Without a Prayer: Religious Expression in Public Schools

Without a Prayer: Religious Expression in Public Schools

Without a Prayer: Religious Expression in Public Schools

Without a Prayer: Religious Expression in Public Schools

Synopsis

This is the first thorough examination to bring together the experiences of parents and children involved in contesting public school sanctioned prayer and Bible reading. Personal interviews were conducted with those involved in seven prominent cases beginning with the McCollum case decided by the Supreme Court in 1948 and concluding with the ongoing struggle of Rachel Bauchman and Kevin Herdahl to protest official school activities in Salt Lake City, Utah, and Ecru, Mississippi.

Each story challenges communities that impose the mores and cultural patterns of religion on their public schools. The result, in most instances, has been angry protests as well as threats against parents and children, and/or property damage.

Excerpt

In the fall of 1966 one of our two sons was enrolled in a public school first grade in the County of Henrico in metropolitan Richmond, Virginia. Early in the school year our son informed us that his teacher was reading the Bible to his class. His description made it clear that she was interpreting, in a literal fashion, biblical stories from the Book of Genesis. As he recounted events, we learned that the teacher had informed him that the story of Noah's ark was not only a historical event, but a warning that God kills people who are "bad." He asked if that were true. When his mother and I tried to explain, in terms he could understand, that the Noah tale was a myth developed three thousand years ago by ancient people to explain natural events in a nonscientific world, we discovered we were creating an emotional conflict that was disturbing to our six-year-old. No person in a first grader's life has more credibility than the teacher, and we were not prepared, based on the information we had gathered, to undermine that trust. If, as we suspected, the teacher had indeed betrayed that trust, then we had to confront the situation with the school officials.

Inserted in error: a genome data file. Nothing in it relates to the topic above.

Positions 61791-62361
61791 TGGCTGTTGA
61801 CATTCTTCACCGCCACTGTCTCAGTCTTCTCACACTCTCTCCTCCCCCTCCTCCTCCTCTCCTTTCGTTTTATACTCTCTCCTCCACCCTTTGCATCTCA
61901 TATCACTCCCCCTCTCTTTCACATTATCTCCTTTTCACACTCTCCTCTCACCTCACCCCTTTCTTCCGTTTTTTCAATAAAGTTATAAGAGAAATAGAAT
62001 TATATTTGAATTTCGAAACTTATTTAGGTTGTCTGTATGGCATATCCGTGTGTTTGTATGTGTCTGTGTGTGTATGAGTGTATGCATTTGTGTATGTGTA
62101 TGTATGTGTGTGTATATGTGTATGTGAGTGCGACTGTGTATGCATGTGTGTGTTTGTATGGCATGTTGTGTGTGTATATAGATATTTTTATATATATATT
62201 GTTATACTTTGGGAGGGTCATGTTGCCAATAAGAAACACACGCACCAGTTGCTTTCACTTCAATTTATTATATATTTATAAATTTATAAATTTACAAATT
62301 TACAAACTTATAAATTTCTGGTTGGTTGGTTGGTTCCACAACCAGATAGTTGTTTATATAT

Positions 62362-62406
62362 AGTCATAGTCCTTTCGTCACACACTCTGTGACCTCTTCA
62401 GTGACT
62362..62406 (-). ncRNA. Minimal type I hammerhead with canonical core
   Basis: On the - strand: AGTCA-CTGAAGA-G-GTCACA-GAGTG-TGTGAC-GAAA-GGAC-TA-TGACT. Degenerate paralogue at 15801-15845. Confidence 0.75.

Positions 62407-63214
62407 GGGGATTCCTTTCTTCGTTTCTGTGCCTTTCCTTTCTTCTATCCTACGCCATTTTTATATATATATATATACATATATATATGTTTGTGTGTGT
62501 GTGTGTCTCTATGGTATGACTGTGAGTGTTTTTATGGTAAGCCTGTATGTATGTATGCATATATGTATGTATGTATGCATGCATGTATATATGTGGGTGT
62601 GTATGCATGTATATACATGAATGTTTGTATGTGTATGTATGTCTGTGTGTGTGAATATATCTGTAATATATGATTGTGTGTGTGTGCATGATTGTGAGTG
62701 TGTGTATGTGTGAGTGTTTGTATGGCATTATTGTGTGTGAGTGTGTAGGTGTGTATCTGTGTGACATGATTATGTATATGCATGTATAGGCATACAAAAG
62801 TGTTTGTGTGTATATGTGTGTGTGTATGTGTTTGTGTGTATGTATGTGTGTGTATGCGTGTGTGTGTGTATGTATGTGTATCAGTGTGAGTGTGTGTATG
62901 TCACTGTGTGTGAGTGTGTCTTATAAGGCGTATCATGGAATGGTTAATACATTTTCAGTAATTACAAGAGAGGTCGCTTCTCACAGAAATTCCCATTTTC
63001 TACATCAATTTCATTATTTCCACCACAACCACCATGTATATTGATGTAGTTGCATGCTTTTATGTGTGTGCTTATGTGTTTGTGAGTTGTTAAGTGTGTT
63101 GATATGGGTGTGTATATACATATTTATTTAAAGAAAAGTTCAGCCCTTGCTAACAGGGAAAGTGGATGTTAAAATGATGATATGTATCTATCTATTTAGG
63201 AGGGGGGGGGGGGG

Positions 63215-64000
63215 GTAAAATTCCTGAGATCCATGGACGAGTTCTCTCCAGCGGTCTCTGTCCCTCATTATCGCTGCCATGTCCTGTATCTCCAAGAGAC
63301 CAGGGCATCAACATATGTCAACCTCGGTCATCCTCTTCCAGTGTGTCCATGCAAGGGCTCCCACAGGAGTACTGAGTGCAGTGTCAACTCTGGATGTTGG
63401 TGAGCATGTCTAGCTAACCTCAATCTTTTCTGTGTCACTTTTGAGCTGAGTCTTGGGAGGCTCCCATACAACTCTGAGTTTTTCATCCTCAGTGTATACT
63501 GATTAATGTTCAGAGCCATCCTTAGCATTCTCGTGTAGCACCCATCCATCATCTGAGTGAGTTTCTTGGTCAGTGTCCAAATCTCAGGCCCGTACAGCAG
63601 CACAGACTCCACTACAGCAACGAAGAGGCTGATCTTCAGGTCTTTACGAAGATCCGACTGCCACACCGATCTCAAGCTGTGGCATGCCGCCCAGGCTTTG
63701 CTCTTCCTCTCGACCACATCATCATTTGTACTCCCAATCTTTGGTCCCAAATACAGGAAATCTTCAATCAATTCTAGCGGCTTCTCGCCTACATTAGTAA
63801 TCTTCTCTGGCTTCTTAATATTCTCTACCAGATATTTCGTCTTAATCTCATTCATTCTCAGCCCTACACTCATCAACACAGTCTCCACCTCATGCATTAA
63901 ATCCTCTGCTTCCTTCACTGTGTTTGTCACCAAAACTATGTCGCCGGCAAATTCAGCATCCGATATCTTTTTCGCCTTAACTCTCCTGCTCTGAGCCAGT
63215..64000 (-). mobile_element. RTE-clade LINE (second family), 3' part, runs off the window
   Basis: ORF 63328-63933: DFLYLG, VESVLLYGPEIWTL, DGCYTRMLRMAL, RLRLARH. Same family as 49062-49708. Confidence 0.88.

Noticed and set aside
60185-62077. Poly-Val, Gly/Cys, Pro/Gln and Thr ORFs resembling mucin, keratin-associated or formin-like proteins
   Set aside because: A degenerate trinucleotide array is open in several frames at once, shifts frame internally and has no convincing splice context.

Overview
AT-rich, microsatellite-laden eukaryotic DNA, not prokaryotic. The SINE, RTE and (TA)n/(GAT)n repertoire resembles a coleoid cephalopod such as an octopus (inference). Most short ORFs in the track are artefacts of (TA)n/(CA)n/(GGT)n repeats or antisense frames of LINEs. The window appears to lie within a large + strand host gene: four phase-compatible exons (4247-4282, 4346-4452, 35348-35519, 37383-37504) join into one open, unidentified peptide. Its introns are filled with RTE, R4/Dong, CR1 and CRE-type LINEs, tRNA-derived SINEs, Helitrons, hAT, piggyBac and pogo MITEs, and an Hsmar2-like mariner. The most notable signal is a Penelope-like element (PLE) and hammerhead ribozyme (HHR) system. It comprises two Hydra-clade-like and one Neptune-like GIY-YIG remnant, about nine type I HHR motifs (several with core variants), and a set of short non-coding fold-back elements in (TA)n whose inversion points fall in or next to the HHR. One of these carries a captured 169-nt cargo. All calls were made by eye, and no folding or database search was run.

As we contemplated what action we should take, we were well aware that we could, even by a visit to the principal, generate a confrontation that might easily adversely affect our child's relationships both in the school and in the community. After careful analysis . . .

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